Tuesday, March 6, 4:30 p.m.
Lubar Center (Eckstein Hall Room 144)
1 CLE credit
Rebecca S. Eisenberg
Robert & Barbara Luciano Professor of Law
University of Michigan Law School
Opting for Regulation When Patentability Is In Doubt
New technologies have dramatically reduced the cost of DNA sequencing, making it feasible to use genetic testing to select the most appropriate treatment for each patient. But recent judicial decisions have cast doubt on the patentability of the DNA sequences and interpretive algorithms that make up these new diagnostic tests, threatening to undermine investment incentives for this promising field of research. On the other hand, FDA has so far allowed most laboratory-developed diagnostic tests to be sold without regulatory approval. Perhaps by avoiding this regulatory burden, test developers can survive without patents. Surprisingly, however, some test developers are forgoing this regulatory break and instead opting to pursue approval that the FDA does not require. This episode may illuminate the complex strategic considerations that innovators face in navigating the intersection of patents, regulatory approval, and insurance coverage for new health-related technologies.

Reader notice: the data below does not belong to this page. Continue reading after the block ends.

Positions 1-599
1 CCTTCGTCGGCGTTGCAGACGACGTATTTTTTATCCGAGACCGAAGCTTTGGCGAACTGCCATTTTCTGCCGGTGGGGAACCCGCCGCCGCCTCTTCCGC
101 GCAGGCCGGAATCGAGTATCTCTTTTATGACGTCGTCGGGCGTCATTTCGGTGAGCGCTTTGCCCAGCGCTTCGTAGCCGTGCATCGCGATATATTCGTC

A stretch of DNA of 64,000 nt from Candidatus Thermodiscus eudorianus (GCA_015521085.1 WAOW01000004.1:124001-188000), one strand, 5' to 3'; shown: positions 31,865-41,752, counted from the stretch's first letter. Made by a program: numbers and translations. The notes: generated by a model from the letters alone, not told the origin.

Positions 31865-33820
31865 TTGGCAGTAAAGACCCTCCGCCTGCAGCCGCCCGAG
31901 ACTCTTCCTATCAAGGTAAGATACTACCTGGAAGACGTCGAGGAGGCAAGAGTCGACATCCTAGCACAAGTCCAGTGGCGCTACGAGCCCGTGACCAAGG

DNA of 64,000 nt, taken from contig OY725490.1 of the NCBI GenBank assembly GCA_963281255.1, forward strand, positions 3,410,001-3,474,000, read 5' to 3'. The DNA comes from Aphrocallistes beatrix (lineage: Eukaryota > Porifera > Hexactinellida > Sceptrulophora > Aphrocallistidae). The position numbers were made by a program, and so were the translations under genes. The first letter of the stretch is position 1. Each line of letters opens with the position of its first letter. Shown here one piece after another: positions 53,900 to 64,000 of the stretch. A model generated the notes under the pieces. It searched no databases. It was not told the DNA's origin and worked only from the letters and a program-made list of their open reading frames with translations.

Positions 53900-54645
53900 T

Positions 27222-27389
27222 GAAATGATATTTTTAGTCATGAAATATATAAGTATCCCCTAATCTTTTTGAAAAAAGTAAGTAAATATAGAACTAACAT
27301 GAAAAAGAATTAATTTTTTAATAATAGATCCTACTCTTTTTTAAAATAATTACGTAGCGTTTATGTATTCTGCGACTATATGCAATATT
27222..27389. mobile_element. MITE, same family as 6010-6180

Rebecca S. Eisenberg specializes in intellectual property and the regulation of biopharmaceutical innovation. Her teaching includes courses about patent law, trademark law, international intellectual property law, and FDA law. She has written and lectured extensively about the role of intellectual property in biopharmaceutical research, publishing in leading law reviews and scientific journals. Professor Eisenberg also has played an active role in public policy debates concerning the role of intellectual property in biopharmaceutical research, advising the National Institutes of Health and the National Academies of Science. She is a graduate of Stanford University and Boalt Hall School of Law at the University of California, Berkeley. In 1984, Professor Eisenberg joined the faculty at the University of Michigan, where she serves as the Robert & Barbara Luciano Professor of Law.